My mother let me sit in the front seat of her car when I was far too young to sit in the front seat of any car. None of my friends were allowed to sit there. They all sat in the back and their mothers waited until they buckled their seatbelts before driving. My mother never reminded me to buckle my seatbelt, but I did anyway because I knew that kids were supposed to use seatbelts and the other mothers would look down on my mother if they found out I wasn’t.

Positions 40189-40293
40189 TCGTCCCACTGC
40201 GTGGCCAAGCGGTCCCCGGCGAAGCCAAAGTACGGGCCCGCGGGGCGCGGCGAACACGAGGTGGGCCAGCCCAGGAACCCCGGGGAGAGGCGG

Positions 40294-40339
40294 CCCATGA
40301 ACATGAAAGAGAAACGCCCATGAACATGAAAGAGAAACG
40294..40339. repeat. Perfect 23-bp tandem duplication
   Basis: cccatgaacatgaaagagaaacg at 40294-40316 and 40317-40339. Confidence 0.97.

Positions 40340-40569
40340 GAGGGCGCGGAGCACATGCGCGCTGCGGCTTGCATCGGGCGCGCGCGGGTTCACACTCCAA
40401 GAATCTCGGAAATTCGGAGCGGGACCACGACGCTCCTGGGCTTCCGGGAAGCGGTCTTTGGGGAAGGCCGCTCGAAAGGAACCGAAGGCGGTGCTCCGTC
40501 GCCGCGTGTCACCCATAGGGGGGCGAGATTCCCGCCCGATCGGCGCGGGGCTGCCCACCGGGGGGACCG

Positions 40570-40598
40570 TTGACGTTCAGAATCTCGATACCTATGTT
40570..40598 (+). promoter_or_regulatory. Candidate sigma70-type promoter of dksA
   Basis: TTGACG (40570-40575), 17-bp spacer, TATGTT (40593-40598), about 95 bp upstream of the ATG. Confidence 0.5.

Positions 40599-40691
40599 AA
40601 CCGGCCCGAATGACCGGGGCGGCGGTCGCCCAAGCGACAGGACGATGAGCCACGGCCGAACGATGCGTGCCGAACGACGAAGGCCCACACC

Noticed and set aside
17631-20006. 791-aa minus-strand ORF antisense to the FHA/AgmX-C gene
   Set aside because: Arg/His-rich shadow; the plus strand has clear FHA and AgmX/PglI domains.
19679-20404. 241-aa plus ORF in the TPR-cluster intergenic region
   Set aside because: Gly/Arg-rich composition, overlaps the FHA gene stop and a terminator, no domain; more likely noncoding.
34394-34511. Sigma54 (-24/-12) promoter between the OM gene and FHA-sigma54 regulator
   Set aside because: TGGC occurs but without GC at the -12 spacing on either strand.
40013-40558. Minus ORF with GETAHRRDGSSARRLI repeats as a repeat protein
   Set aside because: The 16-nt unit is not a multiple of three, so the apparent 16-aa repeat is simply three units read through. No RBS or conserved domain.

My mother always had the radio playing in her car: 100.5. I traced circles in the frost from the cold water vapor on the passenger seat window. My mother drove fast, her car chasing the street lights and the moon chasing us, and the radio playing “Hey There Delilah.” What’s it like in New York City, he asked. I didn’t know what New York City was. I didn’t really want to know. I drew a tulip in the frost, bending my knees so that I was sitting like the ugly bird my mother once showed me in a science book. Tonight you look so pretty, he sang. I leaned my chin against the window and traced a butterfly, then covered the drawings with my thumb because I didn’t want anyone to see them.